Great made in Colorado stuff for the great outdoors
Tents, tipis, backpacks and fly fishing gear for discerning outdoorsy types
Bear Paw Wilderness Designs Tarps and Tents
After owning a construction company and a kayak manufacturer, John Stultz started his third business, Bear Paw, a decade ago. “I’ve always been a big hiker and backpacker, so I started making tarps,” he says. Stultz moved the company from Michigan to Colorado in 2009, and now makes a variety of tarps and tents (including ultra-light net tents) and custom gear for hunters and thru-hikers.
“We make a lot of different varieties,” he says. “Most manufacturers make only one net tent.” The strategy has driven triple-digit growth every year, but Stultz says he turns down a lot of work so he can travel to Central America and other warm-weather destinations in the winter.
Warbonnet Outdoors Camping Hammocks
After Brandon Waddy moved to Colorado in 2006, he was “looking for a business to start,” he says. “Hammock camping specifically I thought was going to explode.”
So Waddy bought a sewing machine, taught himself how to stitch together a hammock, and founded Warbonnet in Fort Collins in 2009. “I started making the stuff by myself in my one-car garage. I expanded into the sunroom and then the spare bedroom.” He moved the operation to Evergreen circa 2012 and has since grown the team to 11 employees to make hammocks and accessories, proving his original forecast correct.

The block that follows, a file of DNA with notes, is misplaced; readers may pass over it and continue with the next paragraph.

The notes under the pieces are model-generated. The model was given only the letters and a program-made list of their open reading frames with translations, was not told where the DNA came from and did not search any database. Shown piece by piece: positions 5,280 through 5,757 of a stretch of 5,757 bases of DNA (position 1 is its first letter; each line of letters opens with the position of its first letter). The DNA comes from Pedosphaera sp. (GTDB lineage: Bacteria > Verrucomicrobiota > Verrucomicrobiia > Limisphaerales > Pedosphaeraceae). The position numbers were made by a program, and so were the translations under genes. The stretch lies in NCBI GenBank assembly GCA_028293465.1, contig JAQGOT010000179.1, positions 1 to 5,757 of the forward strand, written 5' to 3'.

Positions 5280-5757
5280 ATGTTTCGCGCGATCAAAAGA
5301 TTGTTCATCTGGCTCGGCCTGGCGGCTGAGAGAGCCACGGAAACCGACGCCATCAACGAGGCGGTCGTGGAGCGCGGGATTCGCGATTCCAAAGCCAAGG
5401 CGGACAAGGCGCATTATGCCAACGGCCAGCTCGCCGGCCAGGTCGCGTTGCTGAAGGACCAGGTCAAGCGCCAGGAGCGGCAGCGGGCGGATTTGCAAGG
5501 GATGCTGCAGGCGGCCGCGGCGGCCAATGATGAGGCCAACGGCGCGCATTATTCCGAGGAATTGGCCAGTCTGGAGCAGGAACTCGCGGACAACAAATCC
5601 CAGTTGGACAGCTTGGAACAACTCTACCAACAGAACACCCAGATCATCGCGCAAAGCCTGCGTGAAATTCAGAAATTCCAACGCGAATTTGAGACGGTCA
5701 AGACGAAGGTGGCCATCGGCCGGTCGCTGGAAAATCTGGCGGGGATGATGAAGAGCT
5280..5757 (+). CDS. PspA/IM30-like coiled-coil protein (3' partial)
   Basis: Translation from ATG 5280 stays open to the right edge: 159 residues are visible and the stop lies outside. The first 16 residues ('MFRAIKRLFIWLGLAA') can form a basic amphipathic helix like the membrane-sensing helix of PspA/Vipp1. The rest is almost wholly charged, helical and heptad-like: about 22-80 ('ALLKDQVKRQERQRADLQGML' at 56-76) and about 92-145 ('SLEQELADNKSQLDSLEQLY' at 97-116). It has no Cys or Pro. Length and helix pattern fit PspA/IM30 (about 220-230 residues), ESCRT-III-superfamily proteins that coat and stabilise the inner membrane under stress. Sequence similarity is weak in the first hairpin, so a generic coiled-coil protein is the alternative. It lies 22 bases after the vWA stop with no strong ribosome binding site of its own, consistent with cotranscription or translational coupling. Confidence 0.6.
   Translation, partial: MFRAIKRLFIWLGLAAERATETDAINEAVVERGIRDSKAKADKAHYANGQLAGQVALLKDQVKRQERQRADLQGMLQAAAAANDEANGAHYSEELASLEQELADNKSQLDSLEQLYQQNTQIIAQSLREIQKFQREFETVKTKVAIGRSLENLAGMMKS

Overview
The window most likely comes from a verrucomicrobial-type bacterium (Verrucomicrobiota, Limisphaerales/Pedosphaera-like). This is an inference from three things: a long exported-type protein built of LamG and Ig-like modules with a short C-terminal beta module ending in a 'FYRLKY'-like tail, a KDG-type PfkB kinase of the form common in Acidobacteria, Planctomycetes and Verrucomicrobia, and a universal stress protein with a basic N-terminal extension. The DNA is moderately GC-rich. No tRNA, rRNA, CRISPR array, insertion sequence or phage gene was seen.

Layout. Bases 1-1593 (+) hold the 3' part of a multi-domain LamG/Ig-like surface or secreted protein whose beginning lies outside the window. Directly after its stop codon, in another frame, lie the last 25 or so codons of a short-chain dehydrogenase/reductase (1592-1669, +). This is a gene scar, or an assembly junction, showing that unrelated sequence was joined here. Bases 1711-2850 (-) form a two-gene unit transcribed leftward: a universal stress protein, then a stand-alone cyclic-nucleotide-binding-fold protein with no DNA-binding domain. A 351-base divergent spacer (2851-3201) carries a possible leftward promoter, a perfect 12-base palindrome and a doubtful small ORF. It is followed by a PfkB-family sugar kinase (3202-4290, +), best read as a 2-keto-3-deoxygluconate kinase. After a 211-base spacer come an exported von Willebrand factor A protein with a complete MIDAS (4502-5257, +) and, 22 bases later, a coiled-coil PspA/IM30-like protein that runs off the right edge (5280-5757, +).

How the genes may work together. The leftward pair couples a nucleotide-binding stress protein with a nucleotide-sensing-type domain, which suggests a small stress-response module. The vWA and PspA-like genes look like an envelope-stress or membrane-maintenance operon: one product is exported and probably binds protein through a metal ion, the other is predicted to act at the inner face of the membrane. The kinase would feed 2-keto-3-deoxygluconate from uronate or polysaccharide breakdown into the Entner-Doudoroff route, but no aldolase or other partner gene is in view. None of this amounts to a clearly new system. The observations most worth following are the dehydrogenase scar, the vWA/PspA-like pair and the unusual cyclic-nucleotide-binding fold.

“Business is booming,” Waddy says. “It’s a lot easier than tent camping. With a hammock, there are a million trees.”
$180 to $220 retail
Seek Outside Tipis and Backpacks
Husband-and-wife team Kevin and Angie Timm left their respective jobs in IT and real estate to start Seek Outside in 2010. “He came home one day and said, ‘We should make tipis,’” says Angie. The Ouray-based couple connected with former sewers for Marmot and Mountainsmith in Grand Junction and started making tipi-tent hybrids like the Cimarron, an ultra-light four-person model. Seek Outside has since grown to nine employees as the company now makes backpacks, stoves and tipis.
“We’ve grown tremendously,” says Angie. “We expect to hit the $1 million range this year.”
$300 – $750 backpacks, $300 – $2,000 tipis, and $400 – $550 stoves
Zen Tenkara Fly Fishing Gear
Karin Miller, a teacher, launched Zen Tenkara with fly-fishing guide Adam Omernick in 2012. For the uninitiated, tenkara is a Japanese angling style that uses a lightweight telescopic rod with a fixed fly line and no reel. “You basically have 24 to 28 feet of reach,” says Miller. “In Colorado, you have a lot of rivers and streams that are about 30 feet across, so it’s a perfect match.” Retailers resisted the affordable nature of tenkara, but it’s caught on as Miller and Omernick have worked overtime educating the market. The company makes its flies, fly boxes, and line in Colorado, and imports its rods, but Miller says a domestically manufactured rod is on the horizon by the end of 2016.
About $2 for flies, $30 for line, and $200 to $250 for rods